interventions that have to be in place first. In view of the emerging
food and energy crisis – key issues for the coming years – it is
crucial for the developing world to evolve its own sustainable
Solutions that promote health and prevent AIDS.
You are invited to join AIDS INDIA eFORUM
If you are already a member of this FORUM, Please forward this to a colleague
who may find this FORUM useful.
(This is an automated message send every month to all the subscribers)
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Thank you for your attention.
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AIDS INDIA eFORUM
[Editors note: State Training and Resource Centre (STRC) has been setup in
Delhi by NACO as part of its strategy to develop a sustainable system for the
capacity building of organizations implementing Targeted Intervention projects
for High Risk Groups(HRG) in the state. STRC is managed by Delhi School of
Social Work, University of Delhi, http://www.strcdelhi.org/]
The institution of STRC in Delhi has nearly brought about a spanking new
vitality in the otherwise deliberate rhythm of work in Delhi TIs working for the
prevention of core groups.
I ought to applaud the DG NACO on this fabrication of STRCs endeavored! The
incredible work done by STRC here has not only brought about technical
articulacy about various components of TIs in the existing staff of
various TIs but also helped us to see the gaps we were never being able to
understand before in spite of our hard tried efforts for the past so many years.
When this process of ‘Outreach Planning’ instigated in mid November 2008, there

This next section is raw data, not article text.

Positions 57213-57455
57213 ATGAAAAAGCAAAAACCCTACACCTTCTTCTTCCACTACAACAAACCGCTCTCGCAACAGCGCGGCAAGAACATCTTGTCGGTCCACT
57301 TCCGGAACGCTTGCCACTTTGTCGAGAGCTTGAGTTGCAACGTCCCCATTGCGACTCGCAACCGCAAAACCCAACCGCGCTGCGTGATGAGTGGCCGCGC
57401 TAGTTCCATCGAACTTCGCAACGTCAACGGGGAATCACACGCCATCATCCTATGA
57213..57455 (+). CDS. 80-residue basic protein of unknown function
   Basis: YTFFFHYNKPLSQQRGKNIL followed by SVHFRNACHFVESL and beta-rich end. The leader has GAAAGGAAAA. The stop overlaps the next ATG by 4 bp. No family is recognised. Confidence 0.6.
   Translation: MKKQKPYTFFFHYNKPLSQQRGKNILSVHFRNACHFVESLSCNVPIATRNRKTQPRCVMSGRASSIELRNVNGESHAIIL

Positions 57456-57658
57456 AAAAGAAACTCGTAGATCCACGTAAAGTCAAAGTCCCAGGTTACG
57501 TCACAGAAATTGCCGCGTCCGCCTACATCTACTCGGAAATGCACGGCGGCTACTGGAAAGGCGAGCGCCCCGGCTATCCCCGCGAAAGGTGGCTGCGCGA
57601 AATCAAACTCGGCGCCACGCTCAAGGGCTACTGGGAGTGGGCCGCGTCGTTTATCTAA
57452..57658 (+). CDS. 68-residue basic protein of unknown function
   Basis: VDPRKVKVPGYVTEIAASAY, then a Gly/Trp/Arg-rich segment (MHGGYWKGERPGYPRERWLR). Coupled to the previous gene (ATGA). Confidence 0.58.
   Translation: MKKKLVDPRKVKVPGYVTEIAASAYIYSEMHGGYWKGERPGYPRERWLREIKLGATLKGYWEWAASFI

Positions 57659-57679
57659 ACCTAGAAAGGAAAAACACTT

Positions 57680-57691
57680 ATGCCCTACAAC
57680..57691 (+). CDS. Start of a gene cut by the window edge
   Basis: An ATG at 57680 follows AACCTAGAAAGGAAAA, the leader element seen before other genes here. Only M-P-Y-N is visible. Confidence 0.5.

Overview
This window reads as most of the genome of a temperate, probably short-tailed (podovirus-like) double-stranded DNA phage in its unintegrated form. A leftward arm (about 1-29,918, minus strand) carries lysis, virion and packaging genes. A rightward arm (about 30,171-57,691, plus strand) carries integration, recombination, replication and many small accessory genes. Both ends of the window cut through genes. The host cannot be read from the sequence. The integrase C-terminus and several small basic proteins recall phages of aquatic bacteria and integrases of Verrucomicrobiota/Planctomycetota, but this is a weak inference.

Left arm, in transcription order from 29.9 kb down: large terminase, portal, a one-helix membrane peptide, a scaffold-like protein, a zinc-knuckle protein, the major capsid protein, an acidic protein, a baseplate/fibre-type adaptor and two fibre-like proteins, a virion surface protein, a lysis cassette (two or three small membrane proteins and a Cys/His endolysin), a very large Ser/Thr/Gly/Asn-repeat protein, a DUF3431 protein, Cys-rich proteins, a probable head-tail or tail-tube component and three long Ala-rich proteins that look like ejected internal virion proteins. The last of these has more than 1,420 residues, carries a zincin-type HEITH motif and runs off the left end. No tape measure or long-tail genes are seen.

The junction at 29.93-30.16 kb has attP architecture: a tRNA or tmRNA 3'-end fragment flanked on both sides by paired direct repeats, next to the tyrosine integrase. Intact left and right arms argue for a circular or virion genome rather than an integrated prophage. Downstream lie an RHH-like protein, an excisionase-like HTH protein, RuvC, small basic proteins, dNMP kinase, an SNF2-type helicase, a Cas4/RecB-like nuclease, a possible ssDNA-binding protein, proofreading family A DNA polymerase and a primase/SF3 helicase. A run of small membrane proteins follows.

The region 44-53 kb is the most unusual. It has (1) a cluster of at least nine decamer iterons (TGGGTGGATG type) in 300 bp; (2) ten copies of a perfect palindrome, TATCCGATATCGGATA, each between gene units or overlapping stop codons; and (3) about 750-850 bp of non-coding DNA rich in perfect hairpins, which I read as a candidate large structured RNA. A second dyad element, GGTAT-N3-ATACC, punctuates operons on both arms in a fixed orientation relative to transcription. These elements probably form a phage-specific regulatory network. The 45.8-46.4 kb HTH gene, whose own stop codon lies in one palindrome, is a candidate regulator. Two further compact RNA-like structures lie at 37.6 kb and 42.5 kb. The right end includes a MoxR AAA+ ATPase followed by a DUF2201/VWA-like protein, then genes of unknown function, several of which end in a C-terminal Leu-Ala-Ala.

seemed to be inundation of training programs and our staff seemed to be more
engaged in these training exercises rather than indulging in day to day
activities causing a concern about meeting our usual targets as annual
evaluations are approaching soon.
But rather as this exercise seemed to approach its finishing point it has not
only brought about accuracy to plan our targeted goals but the incursion of
mentorship in this program has also fetched a team spirit in all the TIs
encouraging us with a common platform to meet our universal goals.
I must state that this model exercise and its outcome is the unrelenting and
hard tried efforts of the DSACS and STRC teams here and there efforts should not
just be appreciated but should be taken as learning for many states sheathing
Monica Mendiratta PD,
E mail: drishtikon95@...
This quoted below is the Segment from the US state Dept Global Human Rights
Report, that pertains to the LGBT/HIV situation in India. It quotes the NACO
Policy, the 377 case, the Karnataka arrests, the UNDP Launda Dancers report, and